For most, the benefit of exercise is simple – weight loss and building muscle. But the benefits of exercise go beyond the surface. Studies have shown that regular exercise can improve one’s immune system and overall well-being.
Julie DeYoung, physical therapist at Clovis Community Medical Center, explains: “In one particular study, individuals who had never exercised started this three month walking program. They walked every day for three months and they were able to measure their length of recovery from an upper respiratory tract infection. They improved by 50% over the group of non-exercising individuals in the study.”
What’s your immune system and how does exercise help it?
The immune system is a collection of millions of white blood cells made within the bone marrow that protect us from environmental threats like bacteria, viruses and fungi. When we exercise, it increases the production of many different types of white blood cells, one of which is known as macrophage, DeYoung explains. Macrophages help scoop up and destroy harmful bacteria and viruses as they travel through the body.
This is especially important during times of stress, which without exercise, can lead to a weakened immune system.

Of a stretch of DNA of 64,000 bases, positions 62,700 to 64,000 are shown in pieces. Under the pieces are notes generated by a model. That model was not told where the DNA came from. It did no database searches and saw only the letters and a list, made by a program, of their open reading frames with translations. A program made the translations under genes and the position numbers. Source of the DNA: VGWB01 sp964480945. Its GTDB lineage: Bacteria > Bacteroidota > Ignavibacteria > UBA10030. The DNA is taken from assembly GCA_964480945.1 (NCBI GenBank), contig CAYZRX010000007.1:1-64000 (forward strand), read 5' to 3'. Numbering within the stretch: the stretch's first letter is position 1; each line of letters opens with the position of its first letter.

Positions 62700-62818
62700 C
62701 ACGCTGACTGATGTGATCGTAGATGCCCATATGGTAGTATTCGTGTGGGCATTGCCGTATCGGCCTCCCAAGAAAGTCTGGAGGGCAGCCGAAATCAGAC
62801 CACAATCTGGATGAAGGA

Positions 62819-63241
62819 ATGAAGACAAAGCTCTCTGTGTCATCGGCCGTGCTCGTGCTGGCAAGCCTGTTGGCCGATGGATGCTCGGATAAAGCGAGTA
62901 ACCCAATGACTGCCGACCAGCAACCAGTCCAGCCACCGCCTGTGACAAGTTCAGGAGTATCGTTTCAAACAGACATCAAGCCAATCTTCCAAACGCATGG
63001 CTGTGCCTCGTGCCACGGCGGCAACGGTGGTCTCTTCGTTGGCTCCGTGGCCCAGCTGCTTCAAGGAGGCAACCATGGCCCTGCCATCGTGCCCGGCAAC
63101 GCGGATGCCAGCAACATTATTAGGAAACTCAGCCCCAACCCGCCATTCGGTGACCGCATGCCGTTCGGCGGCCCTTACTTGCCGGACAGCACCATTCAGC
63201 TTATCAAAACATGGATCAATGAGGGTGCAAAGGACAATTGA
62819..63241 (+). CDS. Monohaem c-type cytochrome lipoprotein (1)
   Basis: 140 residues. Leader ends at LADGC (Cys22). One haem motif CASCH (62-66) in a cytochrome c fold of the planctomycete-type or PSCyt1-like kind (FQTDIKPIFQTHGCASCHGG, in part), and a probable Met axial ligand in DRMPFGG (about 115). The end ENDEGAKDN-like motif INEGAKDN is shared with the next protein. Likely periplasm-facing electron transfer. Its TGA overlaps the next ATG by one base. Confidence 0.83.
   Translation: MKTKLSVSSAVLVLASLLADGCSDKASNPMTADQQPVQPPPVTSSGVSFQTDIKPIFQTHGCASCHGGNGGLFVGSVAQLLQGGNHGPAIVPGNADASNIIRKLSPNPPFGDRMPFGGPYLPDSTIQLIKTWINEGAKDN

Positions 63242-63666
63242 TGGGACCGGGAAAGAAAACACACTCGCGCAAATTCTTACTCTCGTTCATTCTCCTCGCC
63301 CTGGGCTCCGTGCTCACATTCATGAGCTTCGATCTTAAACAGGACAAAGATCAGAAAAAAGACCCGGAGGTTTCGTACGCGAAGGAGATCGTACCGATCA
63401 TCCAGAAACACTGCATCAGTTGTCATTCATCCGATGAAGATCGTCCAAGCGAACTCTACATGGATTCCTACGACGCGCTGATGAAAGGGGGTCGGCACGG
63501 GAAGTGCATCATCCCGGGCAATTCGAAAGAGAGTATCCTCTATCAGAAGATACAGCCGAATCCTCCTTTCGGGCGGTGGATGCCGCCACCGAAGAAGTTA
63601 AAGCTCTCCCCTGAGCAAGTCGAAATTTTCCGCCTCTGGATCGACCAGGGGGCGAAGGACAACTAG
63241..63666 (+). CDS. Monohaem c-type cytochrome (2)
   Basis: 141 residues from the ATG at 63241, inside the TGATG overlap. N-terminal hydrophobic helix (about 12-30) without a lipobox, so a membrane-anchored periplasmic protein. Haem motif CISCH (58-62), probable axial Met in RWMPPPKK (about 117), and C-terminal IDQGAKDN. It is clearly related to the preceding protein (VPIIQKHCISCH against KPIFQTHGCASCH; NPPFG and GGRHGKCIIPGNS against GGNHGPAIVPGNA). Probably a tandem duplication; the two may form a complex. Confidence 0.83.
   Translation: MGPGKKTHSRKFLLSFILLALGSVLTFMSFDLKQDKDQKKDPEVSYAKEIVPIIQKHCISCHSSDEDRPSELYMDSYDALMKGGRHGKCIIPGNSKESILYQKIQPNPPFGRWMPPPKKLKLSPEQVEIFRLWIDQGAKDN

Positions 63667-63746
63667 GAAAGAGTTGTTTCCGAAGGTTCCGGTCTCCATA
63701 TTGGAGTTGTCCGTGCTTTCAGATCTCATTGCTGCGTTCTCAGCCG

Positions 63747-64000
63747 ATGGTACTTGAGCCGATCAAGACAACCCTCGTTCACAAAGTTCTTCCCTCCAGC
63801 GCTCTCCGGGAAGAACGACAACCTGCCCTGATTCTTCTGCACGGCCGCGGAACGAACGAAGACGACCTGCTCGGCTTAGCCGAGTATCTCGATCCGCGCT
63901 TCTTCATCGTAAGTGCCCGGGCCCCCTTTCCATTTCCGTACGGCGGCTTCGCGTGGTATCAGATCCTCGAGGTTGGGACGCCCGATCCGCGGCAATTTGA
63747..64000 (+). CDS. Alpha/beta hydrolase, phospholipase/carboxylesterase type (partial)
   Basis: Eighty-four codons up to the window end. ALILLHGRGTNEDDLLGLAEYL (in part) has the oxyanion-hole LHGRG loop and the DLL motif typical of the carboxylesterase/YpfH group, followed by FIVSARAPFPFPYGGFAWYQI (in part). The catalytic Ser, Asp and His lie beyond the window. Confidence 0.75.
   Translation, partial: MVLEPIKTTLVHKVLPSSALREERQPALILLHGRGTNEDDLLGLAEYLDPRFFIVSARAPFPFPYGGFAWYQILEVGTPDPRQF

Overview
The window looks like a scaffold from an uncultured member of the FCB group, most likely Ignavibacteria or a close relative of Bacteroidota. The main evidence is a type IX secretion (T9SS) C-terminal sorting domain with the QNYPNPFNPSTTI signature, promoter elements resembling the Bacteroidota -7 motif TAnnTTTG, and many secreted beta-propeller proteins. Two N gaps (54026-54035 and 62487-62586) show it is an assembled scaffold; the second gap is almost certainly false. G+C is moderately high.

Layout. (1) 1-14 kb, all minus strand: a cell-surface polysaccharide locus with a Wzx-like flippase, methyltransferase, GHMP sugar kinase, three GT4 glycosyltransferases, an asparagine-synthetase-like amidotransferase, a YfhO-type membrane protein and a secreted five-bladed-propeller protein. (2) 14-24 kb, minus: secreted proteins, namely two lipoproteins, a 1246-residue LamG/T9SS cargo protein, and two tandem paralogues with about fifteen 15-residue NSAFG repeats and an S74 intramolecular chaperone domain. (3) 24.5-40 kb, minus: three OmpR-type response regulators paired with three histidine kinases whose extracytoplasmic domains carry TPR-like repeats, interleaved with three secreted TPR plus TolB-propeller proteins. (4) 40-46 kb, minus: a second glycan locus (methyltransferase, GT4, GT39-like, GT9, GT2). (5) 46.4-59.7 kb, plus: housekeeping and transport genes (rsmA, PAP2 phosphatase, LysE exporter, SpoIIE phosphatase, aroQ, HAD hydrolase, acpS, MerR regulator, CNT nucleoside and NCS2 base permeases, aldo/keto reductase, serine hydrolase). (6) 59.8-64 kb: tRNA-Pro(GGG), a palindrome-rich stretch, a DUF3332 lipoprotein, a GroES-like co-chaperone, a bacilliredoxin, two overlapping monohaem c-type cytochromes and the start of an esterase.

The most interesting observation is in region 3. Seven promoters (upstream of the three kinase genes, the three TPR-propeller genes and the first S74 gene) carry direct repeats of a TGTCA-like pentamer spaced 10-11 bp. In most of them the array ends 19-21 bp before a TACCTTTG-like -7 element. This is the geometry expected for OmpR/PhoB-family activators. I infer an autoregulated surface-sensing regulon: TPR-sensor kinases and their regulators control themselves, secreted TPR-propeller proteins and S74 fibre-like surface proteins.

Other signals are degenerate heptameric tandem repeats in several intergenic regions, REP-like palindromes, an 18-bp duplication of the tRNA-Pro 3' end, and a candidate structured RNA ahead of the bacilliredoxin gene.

“When the fight or flight mechanism is left on in our bodies for too long and these chronic stress hormones are floating around, it reduces the amount of immune cells that are circulating. So it’s really important that we use exercise to manage our stress,” DeYoung says.
Other ways exercise benefits your immune system:
Improves your quality of sleep, which aides in recovery
Increases bone density and decreases odds of getting osteoporosis
Elevated body temperature during exercise can help fight infection
Simple exercises you can do from home:
How to get started?
Take it slow – start by breaking up your exercise sessions, DeYoung says. Start with two 15 minute sessions a day and work up to meeting a goal of 30 minutes. Consider keeping an exercise log to track your progress and highlight the times you meet your goals. Use motivating music to keep your pace. Most of all, keep it fun!
Stay Well Company. Walking For Better Health at Any Age. Stay Well, 2006. Print.